Our tried and tested practises in production have allowed us to master our craft. We ensure that each process is carried out to the highest of standards before moving onto the next stage.
Blends can be made of different colours of the same fibre or of different types of fibre, e.g. extra fine merino and cashmere. After the fibre is expertly blended into a colour or a luxurious mix of fibres, it is fed into a carding machine which works like a giant comb to straighten them in preparation for spinning. Carding converts a continuous web of fibres into individual ribbons known as rovings, it is a process which has changed very little over the years.
Rovings are then spun to transform them into yarn. They are twisted together to give them strength and prepare them for weaving. The yarn is expertly checked by hand at regular intervals throughout the carding and spinning process to ensure it has an even consistency.
Warping, Weaving and Washing
Johnstons of Elgin have been harnessing the wisdom gained from over two hundred years in textile manufacturing. Our dedicated craftspeople weave and knit their passion into all of our legendary textiles.
Weaving begins with laying out the warp of the pattern. The warp consists of the threads which run vertically from the top to the bottom of the cloth. When the warp is ready it is wound onto a circular beam and transferred to the loom for weaving. Weaving is the introduction of the weft yarn, the thread that run horizontally across the cloth.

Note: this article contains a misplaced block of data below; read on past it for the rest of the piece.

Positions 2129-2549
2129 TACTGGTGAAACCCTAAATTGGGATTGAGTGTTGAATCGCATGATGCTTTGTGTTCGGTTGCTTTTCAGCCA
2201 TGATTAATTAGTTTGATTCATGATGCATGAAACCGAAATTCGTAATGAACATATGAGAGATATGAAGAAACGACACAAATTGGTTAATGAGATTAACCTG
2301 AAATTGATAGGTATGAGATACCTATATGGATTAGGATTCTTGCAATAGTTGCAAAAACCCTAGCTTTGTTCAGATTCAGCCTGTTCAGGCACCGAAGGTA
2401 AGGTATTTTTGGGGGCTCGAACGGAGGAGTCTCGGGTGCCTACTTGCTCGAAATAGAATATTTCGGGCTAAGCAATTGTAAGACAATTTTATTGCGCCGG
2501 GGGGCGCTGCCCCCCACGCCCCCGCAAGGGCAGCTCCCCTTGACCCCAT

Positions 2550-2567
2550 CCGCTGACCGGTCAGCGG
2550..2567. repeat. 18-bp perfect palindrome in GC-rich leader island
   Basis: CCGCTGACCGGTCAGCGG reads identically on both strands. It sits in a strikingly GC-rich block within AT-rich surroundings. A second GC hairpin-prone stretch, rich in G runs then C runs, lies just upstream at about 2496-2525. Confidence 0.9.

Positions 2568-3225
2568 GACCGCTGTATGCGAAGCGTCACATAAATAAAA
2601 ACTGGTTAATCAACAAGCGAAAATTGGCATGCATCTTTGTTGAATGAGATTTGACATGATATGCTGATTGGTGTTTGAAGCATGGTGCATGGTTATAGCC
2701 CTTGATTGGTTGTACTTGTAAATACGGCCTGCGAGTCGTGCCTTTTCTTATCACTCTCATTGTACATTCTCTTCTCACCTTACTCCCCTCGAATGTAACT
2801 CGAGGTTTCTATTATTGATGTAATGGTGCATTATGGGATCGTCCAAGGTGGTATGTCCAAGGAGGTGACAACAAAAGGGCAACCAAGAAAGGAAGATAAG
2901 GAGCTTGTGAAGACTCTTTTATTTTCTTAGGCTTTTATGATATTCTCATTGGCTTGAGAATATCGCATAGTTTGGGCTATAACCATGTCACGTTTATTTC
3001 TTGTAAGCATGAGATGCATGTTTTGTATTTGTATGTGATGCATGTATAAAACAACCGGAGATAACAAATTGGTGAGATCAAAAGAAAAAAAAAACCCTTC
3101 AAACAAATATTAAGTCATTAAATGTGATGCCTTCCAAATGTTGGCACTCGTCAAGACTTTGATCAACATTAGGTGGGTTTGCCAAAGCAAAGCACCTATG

Inigo Scout blanket art is woven on a Jacquard loom which are able to stay true to the abstract and non-patterned work of our featured artists.
Next our blankets are carefully washed and milled, using water from the river Teviot, in Hawick.
When cloth has been woven, its appearance is rough. There are many processes involved in transforming the cloth into a luxurious finished product, many of which have remained unchanged for hundreds of years.
We use only the softest, natural Scottish water to scour our fabric, ensuring that it is gently restored to its natural, super-soft state. Scouring removes the oil applied to protect the fibre during the manufacturing processes, while milling shrinks and thickens the fabric. After wet finishing, the fabric is dried by passing it over rollers in a Tentering machine.
Some processes are better left untouched. There is a special raising process only carried out on cashmere. The dried heads of the Teasel plant are placed between metal bars, which are fixed around a large revolving drum. When the Teasel heads are wet they become flexible and the hooked ends gently tease out and align the cashmere fibres to produce the characteristic ripple finish.
It is the exquisite hand finishing and personal attention to detail, from labelling to hand stitching, that ensures each and every blanket that leaves our mill is perfect.
Is Inigo Scout a registered charity?